Hybrid War Literature: Jennifer Percy’s Demon Camp

Demon CampI was thirty pages into Jennifer Percy’s Demon Camp before I learned, thanks to a quick check of Amazon reviews, that I was not reading a novel. I felt stupid, which is kind of normal, but also disappointed, because I thought the story’s conceit was outstanding: an investigative journalist covering the story of an Afghanistan veteran possessed by demons starts seeing demons herself. I was also enjoying Percy’s style, which reminded me of the lurid tones of Cormac McCarthy. Bring on the strange, at long last something really weird. The opening paragraph set the trap:

Sergeant Caleb Daniels wanted to save all the veterans from killing themselves. A machine gunner three years out of the 160th Special Operations Regiment, 3rd Battalion, he’d tried to kill himself, four or five times, but he was interrupted each time—once by his dead buddy Kip Jacoby; once by his girlfriend Krissy, whom he meet at a strip club; once on a lake by his house in his canoe when the rain stopped and he saw the moon; and once when the demon called the Black Thing came into his bedroom in Savannah and said, ‘I will kill you if you proceed,’ and Caleb said, ‘No you won’t, asshole, because I’m going to do it myself.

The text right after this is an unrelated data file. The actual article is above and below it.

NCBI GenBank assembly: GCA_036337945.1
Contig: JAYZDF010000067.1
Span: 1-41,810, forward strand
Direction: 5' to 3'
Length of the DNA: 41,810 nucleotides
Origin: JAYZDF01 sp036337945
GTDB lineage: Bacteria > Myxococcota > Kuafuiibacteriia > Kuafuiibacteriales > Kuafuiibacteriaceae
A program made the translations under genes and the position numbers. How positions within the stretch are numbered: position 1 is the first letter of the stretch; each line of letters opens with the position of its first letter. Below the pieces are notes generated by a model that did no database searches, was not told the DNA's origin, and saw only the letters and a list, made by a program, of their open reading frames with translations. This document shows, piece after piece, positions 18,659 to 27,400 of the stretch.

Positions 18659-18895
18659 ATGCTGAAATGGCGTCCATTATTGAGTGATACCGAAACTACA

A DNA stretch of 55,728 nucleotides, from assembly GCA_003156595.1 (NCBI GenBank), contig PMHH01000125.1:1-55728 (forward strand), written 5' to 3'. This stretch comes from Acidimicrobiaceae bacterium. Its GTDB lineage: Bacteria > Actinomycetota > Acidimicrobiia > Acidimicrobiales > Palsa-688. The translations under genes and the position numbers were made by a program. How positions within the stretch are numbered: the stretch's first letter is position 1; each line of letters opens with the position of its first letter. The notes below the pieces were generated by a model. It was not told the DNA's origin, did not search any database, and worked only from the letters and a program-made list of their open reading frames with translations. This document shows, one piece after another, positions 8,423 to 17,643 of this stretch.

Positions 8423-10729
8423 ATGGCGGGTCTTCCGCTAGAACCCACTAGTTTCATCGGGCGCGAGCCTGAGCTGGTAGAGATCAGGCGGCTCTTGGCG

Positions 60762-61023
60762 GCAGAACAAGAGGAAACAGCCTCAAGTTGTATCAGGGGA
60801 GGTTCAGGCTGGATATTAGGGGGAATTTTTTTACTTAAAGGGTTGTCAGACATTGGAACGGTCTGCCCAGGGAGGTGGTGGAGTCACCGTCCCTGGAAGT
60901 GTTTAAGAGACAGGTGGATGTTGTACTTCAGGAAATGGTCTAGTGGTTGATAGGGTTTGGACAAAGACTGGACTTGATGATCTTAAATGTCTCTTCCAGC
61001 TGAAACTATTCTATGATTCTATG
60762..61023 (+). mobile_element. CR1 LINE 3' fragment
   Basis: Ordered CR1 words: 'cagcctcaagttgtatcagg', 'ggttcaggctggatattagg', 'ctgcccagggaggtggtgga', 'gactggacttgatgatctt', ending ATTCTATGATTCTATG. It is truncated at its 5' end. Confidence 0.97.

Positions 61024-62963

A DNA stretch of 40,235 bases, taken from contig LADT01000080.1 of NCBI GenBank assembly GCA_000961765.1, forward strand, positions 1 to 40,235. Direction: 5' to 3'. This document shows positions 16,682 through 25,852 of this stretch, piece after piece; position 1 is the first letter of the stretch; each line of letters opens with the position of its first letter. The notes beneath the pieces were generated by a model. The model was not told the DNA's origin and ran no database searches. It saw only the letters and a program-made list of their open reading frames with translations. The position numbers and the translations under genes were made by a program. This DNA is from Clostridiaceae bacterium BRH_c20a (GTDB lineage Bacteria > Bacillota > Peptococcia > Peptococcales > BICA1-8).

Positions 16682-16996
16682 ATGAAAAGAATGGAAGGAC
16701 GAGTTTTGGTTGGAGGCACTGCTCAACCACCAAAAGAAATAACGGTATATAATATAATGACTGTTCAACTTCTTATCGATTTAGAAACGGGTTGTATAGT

So Caleb Daniels, it turns out, is a real person, and on Demon Camp‘s terms, so too is the Black Thing. Percy writes, “Caleb said these things could transfer, and because these things are not limited to war, I started to wonder if it was following me.” Demon Camp is not then a story of descent into madness, but of seeming madness taken very literally.